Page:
Loading...
Loading...
Click here if you don’t see subscription options
Roger BergmanAugust 21, 2020
(iStock)

At the heart of this jeremiad against the wars the United States has waged in Afghanistan and Iraq is a memoir of harrowing loss. What unites the anger and the grief is the belief that the people of the United States ought to understand what war has meant to the people of those countries. Erik Edstrom—West Point graduate, Army Ranger, platoon leader for one annus horribilis in Afghanistan—asks us to imagine trading places with ordinary Afghans, who see our troops as invaders.

Un-American by Erik Edstrom

Bloomsbury

304p, $28 

Un-American is “dedicated to the more than 312,000 civilians killed in America’s War on Terror—more than one hundred 9/11’s worth of civilian death.” It will not be welcomed by those who think criticism of military policy is unpatriotic.

In Un-American, Erik Edstrom asks us to imagine trading places with ordinary Afghans, who see our troops as invaders.

Before Edstrom accepted the offer to attend West Point, he had misgivings about the invasion of Iraq:

My stepmom, a Catholic school teacher, responded: “Even if we don’t find nukes, we’re going to free those poor Iraqi people….” “Yes, but what about the pope?” “Yes, Erik—what about the pope?”... “The pope doesn’t support invading Iraq.”... “I certainly can’t argue with the pope, but he doesn’t have a background in military strategy, does he?” “And President Bush does?” “Shut up, Erik! America wouldn’t be doing this unless it was a good idea.”

Empathizing with Afghans hardly means Edstrom is inattentive to his brothers and sisters in arms. He reports that “[t]he wars caused mental and emotional health problems in 31 percent of the vets.” He also points out that “an estimated 29 percent of Afghans [civilians] meet the definition” for post-traumatic stress disorder. This gives new meaning to the concept of asymmetrical warfare.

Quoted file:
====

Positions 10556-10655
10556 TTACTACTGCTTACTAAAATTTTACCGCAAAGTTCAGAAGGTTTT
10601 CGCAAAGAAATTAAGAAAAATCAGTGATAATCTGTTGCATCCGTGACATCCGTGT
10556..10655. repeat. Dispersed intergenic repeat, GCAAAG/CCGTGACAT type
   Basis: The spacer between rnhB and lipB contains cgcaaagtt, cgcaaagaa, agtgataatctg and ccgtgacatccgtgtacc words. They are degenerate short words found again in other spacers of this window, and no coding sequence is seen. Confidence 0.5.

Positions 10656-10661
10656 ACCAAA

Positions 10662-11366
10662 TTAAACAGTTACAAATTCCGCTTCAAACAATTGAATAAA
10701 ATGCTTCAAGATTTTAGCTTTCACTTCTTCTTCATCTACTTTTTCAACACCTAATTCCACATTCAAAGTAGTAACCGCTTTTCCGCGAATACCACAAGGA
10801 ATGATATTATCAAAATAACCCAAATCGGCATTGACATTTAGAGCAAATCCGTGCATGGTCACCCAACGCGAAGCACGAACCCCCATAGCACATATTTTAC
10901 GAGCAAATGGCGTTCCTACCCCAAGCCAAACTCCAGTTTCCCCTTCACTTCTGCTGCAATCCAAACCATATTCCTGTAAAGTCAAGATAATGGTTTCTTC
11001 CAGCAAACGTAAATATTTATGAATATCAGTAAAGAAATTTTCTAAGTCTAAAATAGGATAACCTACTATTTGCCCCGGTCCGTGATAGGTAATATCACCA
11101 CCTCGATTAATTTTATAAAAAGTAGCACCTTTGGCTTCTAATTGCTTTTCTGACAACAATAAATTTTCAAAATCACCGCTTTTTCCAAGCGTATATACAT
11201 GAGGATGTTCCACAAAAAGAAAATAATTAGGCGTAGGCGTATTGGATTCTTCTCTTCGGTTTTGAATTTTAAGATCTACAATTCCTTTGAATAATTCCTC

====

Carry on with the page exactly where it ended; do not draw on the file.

Has Edstrom turned pacifist? He explains to his commander when requesting reassignment, “Sir, if this was about defense—if Boston was bomb-ravaged and I was hiding in rubble—I’d happily shoot invaders in the face all day. But that’s not this war. We are the invaders. If I were them, I’d shoot me, too.”

However, “There are more Un-Americans than you think,” people who recognize that our nation is broken and want to fix it, Edstrom writes. “And once enough get into office, we can reshape what America stands for…. Then I will once again be able to proudly and uncomplicatedly refer to myself as ‘American.’ But this time with eyes wide open.”

The latest from america

In 'The Uses of Idolatry,' William Cavanaugh begins to write us a new story through which we might better understand ourselves and our times.
In her new book, '(R)evolutionary Hope: A Spirituality of Encounter and Engagement in an Evolving World,' Kathleen Bonnette has brought St. Augustine’s philosophy into dialogue with 21st-century reality in ways that would impress even modern mindfulness gurus and internet pundits.
Michael T. RizziJune 27, 2024
In 'The West,' Naoíse Mac Sweeney tackles the history of the idea of the West through 14 portraits of both famous (Herodotus and Gladstone) and lesser-known historical figures (Phillis Wheatley and Tullia d’Aragona).
Joseph P. CreamerJune 27, 2024
In 'Who’s Afraid of Gender?,' Judith Butler contends that the contemporary backlash to “gender” is an attempt to recapture the transforming power structure and return to the (days when it was simple to use gender to organize power in the world.
Brianne JacobsJune 27, 2024